Making it Safer to Get Outdoors and Get to Henry Raab Elementary School

In 1969, almost half of all students walked or bicycled to school . But today, less than 15% of students walk or bicycle to school. This decline has harmed students’ health and contributed to increased traffic congestion and air pollution near schools. 

In St. Clair County, IL, obesity and lack of physical activity is an ongoing problem. St. Clair County ranked 95 out of 102 Illinois counties for percent of population with obesity. 

Walking is one of the simplest, most effective, and most affordable strategies for incorporating physical activity into kids’ and adults’ lives. A one-mile walk, for example, equals about 40 minutes of the 60 minutes of recommended daily activity.

Beyond physical well-being, studies show links between physical activity and academic achievement. In short, active kids do better.

With more than 40% of parents uncomfortable with their student walking or cycling to school because of safety concerns, Henry Raab Elementary School in Belleville, IL, needed a strategy to encourage and increase the number of students walking or cycling to and from school. The school collaborated with Illinois Public Health Institute, Gateway Region YMCA Downtown Belleville, and HeartLands Conservancy to make it safe, easy, and fun for students to walk and bike to school. 

Parents, students, and residents of the area provided concerns and challenges with walking and bicycling. From there, the partners developed strategies to address these challenges, such as adding crossing guards, organizing a “walking school bus,” and calming traffic on certain streets that lead to the school.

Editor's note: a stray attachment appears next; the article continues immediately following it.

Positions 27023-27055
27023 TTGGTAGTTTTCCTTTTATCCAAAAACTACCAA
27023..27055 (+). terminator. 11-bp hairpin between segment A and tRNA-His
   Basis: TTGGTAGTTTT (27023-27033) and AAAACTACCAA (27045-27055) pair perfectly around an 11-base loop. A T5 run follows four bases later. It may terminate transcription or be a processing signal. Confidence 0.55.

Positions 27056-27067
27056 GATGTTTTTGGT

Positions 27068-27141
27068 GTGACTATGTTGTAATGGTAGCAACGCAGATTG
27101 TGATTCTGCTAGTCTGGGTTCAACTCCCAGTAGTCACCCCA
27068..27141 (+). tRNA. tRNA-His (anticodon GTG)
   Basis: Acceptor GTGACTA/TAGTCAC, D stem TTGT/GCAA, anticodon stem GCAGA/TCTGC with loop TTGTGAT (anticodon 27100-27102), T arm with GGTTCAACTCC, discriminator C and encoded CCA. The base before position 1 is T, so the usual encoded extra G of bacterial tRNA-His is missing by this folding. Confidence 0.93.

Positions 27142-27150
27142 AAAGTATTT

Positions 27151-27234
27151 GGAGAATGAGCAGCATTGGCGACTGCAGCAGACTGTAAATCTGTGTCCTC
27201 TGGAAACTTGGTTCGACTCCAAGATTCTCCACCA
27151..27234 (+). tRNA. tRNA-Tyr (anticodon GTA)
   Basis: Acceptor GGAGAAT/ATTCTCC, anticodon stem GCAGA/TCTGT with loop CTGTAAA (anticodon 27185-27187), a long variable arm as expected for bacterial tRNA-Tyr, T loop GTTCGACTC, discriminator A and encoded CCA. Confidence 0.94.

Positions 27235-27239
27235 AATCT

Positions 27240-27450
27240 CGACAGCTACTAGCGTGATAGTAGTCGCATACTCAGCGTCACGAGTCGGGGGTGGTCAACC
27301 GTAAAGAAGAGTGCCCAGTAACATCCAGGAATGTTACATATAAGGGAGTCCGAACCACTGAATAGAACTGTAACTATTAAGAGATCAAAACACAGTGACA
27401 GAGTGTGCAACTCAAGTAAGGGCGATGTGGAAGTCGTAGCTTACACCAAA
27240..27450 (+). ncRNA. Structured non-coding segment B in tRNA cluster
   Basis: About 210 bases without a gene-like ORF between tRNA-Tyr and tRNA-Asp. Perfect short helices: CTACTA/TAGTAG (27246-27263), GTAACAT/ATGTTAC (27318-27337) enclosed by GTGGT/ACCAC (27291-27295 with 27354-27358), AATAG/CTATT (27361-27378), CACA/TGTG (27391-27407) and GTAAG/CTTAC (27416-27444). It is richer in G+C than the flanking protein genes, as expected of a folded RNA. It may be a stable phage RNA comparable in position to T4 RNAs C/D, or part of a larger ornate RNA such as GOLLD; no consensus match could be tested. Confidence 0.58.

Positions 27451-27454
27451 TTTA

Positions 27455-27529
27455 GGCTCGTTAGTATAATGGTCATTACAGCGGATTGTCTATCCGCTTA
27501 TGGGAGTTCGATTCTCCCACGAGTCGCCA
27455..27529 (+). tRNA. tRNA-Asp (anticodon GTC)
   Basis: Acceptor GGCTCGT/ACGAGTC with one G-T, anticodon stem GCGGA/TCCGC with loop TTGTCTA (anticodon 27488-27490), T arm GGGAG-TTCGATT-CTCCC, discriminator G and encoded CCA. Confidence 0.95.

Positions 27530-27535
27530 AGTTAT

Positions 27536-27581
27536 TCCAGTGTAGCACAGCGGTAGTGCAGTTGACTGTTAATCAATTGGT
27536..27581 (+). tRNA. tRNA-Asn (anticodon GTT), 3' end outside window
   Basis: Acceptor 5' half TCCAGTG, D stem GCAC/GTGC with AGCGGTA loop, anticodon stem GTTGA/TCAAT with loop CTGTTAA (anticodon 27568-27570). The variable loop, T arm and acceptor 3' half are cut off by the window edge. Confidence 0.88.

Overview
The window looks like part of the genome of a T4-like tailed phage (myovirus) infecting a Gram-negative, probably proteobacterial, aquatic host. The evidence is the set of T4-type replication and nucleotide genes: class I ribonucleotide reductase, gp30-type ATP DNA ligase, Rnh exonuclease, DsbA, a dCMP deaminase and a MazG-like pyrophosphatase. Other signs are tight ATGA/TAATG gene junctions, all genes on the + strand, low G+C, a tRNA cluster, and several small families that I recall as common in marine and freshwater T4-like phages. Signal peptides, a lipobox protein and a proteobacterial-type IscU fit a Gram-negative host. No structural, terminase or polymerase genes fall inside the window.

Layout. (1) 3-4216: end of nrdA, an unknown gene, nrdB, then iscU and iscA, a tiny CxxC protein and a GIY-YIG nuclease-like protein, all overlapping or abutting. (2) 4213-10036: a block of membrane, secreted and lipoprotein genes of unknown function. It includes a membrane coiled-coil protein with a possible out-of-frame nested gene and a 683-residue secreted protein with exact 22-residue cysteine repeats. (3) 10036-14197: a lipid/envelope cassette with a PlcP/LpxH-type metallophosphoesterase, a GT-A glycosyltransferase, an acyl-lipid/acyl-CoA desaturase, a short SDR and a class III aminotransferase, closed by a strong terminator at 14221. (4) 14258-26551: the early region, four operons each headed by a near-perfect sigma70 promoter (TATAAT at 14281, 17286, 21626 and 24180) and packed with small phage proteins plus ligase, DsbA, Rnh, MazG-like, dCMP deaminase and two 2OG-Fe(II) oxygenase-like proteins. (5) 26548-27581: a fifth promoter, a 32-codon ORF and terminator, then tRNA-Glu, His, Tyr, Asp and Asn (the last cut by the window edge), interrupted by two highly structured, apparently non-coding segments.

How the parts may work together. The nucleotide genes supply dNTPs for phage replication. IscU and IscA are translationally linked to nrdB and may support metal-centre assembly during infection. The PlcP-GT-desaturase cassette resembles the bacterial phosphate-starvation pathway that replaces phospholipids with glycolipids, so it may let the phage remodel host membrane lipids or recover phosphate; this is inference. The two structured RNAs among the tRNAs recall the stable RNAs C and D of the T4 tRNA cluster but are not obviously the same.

With these changes, some neighborhood kids may walk to school for the first time. Ultimately, they may become physically active for the rest of their lives. 

 

How You Can Make Walking and Bicycling Safer to Schools in Your Town

A great way to start a Safe Routes to School Program is to develop a plan. The strategies in these documents will help guide priorities to improve conditions for walking and bicycling. Your school, your town or county, or other entities can commission these plans.  Often there is funding available to cover the costs.

HeartLands Conservancy staff evaluating a crossing in Belleville.

HeartLands Conservancy’s Community Planning & Policy team has decades of experience creating Safe Routes to School Plans and would love to help your community. To find out more, contact Scott Dunakey, Community Planning & Policy Manager, at scott.dunakey@heartlandsconservancy.org or call (618) 566-4451 ex 15.

0